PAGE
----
… Caribou have not come on our hunting grounds for threat snows. We need meat. Thus only can we bring them back, by the big medicine of the Caribou Dance, by the power of the White Caribou.”
He rolls his drum, then in turn faces each of the winds, beckoning, remonstrating, and calling them by name; Kitchi‑nodin (West); Keeway‑din (North); Wabani‑nodin (East); Shawani‑nodin (South). Calling last to the quarter whence the Caribou are to come, finishing the call with a long KO‑KEE‑NA. Then as he thumps a slow single beat the four Caribou come in in single file, at a stately pace timed to the drum. Their heads are high, and they hold the horns on their heads, with one hand, as they proudly march around. The Chief shouts: “The Caribou, The Caribou!” After going round once in a sun circle (same way as the sun), they go each to a corner. The Chief says: “They honour the symbol of the Great Spirit.” The drum stops; all four march to the fire. They bow to it together, heads low, and utter a long bellow.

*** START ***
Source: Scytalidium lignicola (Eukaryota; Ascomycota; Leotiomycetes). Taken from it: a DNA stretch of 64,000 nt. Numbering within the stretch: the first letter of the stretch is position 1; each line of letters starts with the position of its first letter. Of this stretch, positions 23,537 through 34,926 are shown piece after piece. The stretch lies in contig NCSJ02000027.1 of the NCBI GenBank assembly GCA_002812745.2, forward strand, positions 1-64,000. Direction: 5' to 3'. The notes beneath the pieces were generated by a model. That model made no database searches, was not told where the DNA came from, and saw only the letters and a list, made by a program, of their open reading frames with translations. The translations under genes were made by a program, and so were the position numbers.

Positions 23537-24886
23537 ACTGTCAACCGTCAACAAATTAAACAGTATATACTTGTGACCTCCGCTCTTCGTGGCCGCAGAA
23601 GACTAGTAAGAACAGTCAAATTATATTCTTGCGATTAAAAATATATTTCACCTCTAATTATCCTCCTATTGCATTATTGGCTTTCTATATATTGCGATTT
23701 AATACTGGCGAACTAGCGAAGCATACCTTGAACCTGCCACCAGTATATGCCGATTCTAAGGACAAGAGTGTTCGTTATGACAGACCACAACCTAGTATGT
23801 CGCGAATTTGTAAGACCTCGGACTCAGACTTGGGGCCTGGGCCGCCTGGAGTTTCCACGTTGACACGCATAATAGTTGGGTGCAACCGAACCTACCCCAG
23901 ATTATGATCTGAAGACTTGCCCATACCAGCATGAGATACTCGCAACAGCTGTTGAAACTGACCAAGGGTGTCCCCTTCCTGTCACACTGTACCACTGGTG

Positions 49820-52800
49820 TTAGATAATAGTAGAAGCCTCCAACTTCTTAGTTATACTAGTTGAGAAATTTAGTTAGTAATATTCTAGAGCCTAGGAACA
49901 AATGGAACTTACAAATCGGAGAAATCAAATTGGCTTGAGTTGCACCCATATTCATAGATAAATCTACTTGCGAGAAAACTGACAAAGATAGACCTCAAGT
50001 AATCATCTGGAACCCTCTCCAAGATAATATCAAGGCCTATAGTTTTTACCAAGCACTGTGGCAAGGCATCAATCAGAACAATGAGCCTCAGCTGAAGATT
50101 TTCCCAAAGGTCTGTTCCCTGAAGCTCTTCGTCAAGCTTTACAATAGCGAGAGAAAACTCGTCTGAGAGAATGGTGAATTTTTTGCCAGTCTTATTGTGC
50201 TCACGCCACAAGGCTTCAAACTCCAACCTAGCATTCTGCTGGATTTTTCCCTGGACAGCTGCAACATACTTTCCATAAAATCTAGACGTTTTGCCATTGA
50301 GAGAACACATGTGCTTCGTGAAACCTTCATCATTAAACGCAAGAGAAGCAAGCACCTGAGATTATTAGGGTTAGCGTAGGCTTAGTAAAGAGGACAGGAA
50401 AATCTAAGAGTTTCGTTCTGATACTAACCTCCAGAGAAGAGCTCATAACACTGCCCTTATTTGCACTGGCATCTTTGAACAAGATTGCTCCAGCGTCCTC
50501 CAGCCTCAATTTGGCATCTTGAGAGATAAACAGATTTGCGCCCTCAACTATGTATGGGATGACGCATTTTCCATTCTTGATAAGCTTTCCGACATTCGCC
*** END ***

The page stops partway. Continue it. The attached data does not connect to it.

Then the Chief shouts: “They honour the four Winds, the Messengers.”
Then the Caribou back up four paces each, turn suddenly and make a short bow, with a short bellow, then turn and again face the fire.
The Chief shouts: “Now they live their wild free lives on the plain.” He begins any good dance song and beats double time. The Caribou dance around once in a circle.
The Chief shouts: “Full of life they fight among themselves.”
The first and second Caribou, and third and fourth, close in combat. They lower their heads, lock horns held safely away from the head, snort, kick up the dust, and dance around each other two or three times.